Standard Active Directory accounts support over 50 user attributes that can be combined to create a communication channel between any compromised domain machine located throughout your organization. The Active Directory Botnet Client injects unique data entries into their corresponding AD account attributes within the target Domain Controller, and begins polling to identify other compromised systems within the domain. At this point, any Active Directory Botnet Client within the domain can identify compromised machines and begin issuing commands to be executed on either individual systems or across all infected endpoints.

The Active Directory Botnet Clients then execute the commands and begin tunneling the command output back through their corresponding Active Directory account attribute fields, which are then collected by the Active Directory Botnet Client that issued the original command. Active Directory Botnet Cloaking features enable confidential communications between AD Botnet Clients to avoid detection, and has the ability to use custom Active Directory properties to bypass detection attempts. This attack provides a powerful communication channel for attacks that bypass networks access controls and enable a centralized Active Directory Command & Control solution.

The primary way of preventing this attack is to monitor regular changes to Active Directory standard user attributes that are not typically changed on a regular basis, and by rearchitecting security zones to use different Active Directory Forests. This is a clear violation of the way that Active Directory is typically used; however, due to the overwhelming insecure architecture implementations of Active Directory, and the difficulty of changing Active Directory architectures, this new attack technique will be effective for many years to come.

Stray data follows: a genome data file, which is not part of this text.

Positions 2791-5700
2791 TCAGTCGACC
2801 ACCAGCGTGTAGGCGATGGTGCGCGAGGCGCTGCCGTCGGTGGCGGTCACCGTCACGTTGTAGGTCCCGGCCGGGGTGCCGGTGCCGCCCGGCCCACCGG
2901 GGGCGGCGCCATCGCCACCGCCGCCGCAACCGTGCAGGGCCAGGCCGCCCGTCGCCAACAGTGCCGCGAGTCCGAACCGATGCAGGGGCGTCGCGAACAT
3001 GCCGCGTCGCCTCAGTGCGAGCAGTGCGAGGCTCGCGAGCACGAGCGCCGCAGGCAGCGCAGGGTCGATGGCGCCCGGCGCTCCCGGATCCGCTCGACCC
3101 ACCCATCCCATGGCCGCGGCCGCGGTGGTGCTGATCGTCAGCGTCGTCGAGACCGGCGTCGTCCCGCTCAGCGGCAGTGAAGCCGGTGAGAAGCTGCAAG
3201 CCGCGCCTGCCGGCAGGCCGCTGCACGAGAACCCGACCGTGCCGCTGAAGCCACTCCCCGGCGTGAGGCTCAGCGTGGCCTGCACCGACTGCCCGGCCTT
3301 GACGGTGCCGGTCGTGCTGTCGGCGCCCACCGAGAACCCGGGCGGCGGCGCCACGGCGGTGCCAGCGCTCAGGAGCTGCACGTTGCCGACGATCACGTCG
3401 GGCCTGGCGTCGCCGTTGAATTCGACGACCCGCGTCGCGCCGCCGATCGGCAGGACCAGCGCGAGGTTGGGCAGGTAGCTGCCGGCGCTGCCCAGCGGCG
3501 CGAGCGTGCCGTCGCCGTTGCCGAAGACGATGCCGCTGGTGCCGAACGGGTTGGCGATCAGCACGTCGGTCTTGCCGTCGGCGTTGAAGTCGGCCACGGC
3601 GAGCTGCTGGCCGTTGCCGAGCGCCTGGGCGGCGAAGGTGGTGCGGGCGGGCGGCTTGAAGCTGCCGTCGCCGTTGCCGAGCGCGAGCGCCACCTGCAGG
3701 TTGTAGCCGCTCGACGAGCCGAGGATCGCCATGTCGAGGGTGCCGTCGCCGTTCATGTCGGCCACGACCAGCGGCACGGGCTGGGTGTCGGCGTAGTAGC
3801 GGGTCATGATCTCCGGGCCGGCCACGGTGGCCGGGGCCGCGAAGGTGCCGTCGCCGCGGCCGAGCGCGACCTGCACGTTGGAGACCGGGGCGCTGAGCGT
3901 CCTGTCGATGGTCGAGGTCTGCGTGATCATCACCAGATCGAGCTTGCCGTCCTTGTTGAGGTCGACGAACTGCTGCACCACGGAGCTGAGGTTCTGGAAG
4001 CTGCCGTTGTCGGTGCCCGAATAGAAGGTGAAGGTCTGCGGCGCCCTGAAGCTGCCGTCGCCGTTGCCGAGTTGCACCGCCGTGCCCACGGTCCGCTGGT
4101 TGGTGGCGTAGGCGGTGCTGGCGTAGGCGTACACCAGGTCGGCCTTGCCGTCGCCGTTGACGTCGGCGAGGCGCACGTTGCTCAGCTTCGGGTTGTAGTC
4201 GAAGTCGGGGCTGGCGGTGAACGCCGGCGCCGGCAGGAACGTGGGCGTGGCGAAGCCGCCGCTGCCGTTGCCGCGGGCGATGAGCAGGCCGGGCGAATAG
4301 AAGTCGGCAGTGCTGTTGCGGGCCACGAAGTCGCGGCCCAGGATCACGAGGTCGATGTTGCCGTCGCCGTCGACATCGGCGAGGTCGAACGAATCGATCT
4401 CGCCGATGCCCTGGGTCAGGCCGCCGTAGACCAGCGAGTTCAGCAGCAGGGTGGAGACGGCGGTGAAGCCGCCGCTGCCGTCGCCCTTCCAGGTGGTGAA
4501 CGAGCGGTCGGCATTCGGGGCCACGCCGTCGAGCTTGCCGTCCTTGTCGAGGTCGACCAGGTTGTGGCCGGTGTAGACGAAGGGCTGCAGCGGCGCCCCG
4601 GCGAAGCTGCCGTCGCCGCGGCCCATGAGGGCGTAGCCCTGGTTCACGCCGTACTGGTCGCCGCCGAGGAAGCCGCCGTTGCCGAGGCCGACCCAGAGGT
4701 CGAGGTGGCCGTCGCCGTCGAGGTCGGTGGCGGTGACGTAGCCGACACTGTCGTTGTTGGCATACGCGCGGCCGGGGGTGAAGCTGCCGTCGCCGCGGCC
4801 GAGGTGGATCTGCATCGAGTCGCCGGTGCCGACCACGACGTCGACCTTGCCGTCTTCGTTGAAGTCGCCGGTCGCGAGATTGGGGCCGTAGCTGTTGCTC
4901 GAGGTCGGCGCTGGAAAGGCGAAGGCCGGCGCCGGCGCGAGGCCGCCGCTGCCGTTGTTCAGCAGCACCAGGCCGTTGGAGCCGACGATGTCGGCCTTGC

Tracking out of band account changes just became a lot more important, which is why I bolded that specific part of the explanation! This type of capability is generally associated with more mature IAM programs. If you are not doing this today, you should start thinking about how to address this now before you have a bigger problem to deal with. I think this reinforces that IAM is never truly “done” and that it is something you need to be able to support with the proper people, process, and technology for the long term.

The Usability of Security

Lastly, there was another topic that had several sessions that was encouraging from a recognition perspective: the usability of security. The fact is, people are always looking for ways around processes. It may just be that they are not user-friendly and impede the ability to do a job. For others, it may be the challenge of breaking or exploiting a process to achieve desired results (taking your stuff). While this isn’t necessarily specific to security, it can have a big impact in the way IAM information is requested, shared, and granted for any size organization. If the processes being built and run consider the human factor, it has a much greater chance at effectiveness, driving compliance, and reducing risk.

Despite the lines and packed hallways and exhibitions, it’s totally worth it to attend a conference like this. For me, it’s a good reminder of how identity routinely crosses into other areas of security. It’s also an excellent chance to get some intelligence on “what’s next” to start thinking about and incorporating into IAM strategies. 

Pitfalls of an IAM Program

Jeff Steadman

Jeff Steadman

As part of our advisory practice, I partner with our clients to help plan their IAM strategies. Prior to joining Identropy, I spent over a dozen years managing, building, and running Identity & Access Management programs, projects, and teams for SC Johnson and Walgreens.